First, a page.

Rapid and Surfactant-Free Synthesis of Bimetallic Pt–Cu Nanoparticles Simply via Ultrasound-Assisted Redox Replacement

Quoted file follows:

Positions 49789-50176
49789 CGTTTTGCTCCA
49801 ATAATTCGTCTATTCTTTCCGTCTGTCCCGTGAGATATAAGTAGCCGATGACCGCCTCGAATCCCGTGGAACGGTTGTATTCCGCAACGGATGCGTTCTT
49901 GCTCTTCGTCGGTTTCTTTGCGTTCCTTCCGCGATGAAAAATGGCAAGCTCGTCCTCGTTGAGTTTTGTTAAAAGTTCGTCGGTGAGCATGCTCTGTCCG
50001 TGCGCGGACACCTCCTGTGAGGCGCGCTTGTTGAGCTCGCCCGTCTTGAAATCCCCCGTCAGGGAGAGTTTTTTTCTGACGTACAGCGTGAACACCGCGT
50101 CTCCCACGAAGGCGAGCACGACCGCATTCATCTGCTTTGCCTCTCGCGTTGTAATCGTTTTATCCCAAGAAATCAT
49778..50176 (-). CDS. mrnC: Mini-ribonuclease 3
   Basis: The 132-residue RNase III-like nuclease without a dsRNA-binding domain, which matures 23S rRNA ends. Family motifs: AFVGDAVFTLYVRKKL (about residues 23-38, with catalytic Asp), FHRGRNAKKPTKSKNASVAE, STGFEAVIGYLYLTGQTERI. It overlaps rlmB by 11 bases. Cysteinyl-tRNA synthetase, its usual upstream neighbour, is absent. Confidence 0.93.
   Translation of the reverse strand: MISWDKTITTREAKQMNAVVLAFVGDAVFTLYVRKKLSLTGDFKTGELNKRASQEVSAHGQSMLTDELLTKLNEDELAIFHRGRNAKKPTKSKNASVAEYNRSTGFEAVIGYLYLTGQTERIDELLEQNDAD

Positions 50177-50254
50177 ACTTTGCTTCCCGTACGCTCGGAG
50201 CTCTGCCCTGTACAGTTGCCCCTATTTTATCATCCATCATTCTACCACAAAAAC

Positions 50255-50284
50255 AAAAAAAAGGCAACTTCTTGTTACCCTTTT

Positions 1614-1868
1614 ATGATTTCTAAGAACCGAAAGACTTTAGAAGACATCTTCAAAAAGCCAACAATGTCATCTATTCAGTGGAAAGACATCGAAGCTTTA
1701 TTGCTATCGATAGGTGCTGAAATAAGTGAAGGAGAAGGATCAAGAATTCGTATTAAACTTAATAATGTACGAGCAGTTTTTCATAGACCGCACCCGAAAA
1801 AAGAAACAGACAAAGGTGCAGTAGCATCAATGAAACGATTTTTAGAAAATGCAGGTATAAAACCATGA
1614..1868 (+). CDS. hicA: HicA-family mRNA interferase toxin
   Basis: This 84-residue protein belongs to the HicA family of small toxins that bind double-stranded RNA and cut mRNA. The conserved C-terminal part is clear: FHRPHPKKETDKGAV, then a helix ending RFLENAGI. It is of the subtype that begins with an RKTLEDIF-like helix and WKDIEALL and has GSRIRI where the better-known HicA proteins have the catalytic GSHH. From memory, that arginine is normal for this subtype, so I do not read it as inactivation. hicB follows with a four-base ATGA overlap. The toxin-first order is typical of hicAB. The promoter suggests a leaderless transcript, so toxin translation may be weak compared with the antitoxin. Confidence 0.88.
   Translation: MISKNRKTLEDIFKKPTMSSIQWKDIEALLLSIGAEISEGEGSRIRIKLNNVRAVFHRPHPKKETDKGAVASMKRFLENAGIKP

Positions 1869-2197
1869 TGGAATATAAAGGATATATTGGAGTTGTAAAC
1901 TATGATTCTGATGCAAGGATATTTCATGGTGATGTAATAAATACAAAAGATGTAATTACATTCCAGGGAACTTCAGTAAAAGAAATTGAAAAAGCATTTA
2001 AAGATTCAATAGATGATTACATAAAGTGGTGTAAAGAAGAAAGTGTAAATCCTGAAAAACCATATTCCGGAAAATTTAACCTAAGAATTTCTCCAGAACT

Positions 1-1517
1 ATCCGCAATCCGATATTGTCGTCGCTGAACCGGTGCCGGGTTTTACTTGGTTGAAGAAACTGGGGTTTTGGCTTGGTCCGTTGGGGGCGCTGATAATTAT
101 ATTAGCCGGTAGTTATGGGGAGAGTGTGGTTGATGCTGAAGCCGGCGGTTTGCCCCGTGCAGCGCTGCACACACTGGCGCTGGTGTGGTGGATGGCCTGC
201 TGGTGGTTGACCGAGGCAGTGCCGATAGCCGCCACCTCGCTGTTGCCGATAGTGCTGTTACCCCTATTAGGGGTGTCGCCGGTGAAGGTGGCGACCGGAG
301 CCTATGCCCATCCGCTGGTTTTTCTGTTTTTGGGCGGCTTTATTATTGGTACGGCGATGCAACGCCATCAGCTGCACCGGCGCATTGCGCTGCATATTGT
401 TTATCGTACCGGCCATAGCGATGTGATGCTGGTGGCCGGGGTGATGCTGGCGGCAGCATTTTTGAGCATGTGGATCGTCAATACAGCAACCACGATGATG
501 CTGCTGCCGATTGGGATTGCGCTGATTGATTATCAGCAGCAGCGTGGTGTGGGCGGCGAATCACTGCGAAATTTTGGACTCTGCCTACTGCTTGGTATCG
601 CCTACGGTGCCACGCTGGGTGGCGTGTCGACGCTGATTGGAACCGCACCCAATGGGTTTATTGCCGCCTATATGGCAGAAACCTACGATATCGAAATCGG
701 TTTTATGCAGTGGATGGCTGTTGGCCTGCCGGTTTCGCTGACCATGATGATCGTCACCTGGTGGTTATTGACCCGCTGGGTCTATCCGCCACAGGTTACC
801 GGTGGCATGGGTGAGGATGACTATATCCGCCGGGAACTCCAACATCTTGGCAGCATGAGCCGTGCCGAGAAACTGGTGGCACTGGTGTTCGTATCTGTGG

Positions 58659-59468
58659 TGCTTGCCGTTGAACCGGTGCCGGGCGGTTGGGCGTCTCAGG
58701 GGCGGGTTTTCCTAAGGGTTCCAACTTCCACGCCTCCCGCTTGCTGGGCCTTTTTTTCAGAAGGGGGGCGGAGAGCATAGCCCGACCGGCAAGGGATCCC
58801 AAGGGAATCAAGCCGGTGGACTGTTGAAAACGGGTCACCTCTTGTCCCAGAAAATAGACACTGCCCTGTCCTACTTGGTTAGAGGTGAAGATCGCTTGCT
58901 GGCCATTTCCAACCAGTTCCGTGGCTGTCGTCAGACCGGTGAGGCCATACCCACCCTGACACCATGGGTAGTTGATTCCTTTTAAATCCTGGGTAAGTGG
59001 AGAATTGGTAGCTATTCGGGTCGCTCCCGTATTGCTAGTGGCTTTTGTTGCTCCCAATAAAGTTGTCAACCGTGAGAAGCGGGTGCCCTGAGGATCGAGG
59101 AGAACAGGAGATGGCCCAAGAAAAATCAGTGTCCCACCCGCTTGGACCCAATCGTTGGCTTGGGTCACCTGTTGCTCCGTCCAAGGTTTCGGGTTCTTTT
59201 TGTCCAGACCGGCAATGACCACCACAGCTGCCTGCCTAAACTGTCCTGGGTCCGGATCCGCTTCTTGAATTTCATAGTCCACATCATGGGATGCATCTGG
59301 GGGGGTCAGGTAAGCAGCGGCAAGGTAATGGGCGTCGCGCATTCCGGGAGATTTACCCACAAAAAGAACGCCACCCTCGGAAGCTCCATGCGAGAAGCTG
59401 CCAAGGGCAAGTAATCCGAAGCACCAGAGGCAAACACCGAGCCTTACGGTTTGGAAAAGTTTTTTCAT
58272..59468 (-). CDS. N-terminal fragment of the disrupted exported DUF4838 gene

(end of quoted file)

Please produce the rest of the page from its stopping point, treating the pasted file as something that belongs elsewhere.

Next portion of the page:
The synthesis of bimetallic nanoparticles (NPs) with well-defined morphology and a size of <5 nm remains an ongoing challenge. Here, we developed a facile and efficient approach to the design of bimetallic nanostructures by the galvanic replacement reaction facilitated by high-intensity ultrasound (100 W, 20 kHz) at low temperatures. As a model system, Pt–Cu NPs deposited on nitrogen-doped carbon nanotubes (NCNTs) were synthesized and characterized by spectroscopic and microscopic techniques. Transmission electron microscopy (TEM) inspection shows that the mean diameter of Pt–Cu NPs can be as low as ≈2.8 nm, regardless of the much larger initial Cu particle size, and that a significant increase in particle number density by a factor of 35 had occurred during the replacement process. The concentration of the Pt precursor solution as well as of the size of the seed particles were found to control the size of the bimetallic NPs. Energy dispersive X-ray spectroscopy performed in the scanning TEM mode confirmed the alloyed nature of the Pt–Cu NPs. Electrochemical oxygen reduction measurements demonstrated that the resulting Pt–Cu/NCNT catalysts exhibit an approximately 2-fold enhancement in both mass- and area-related activities compared with a commercial Pt/C catalyst.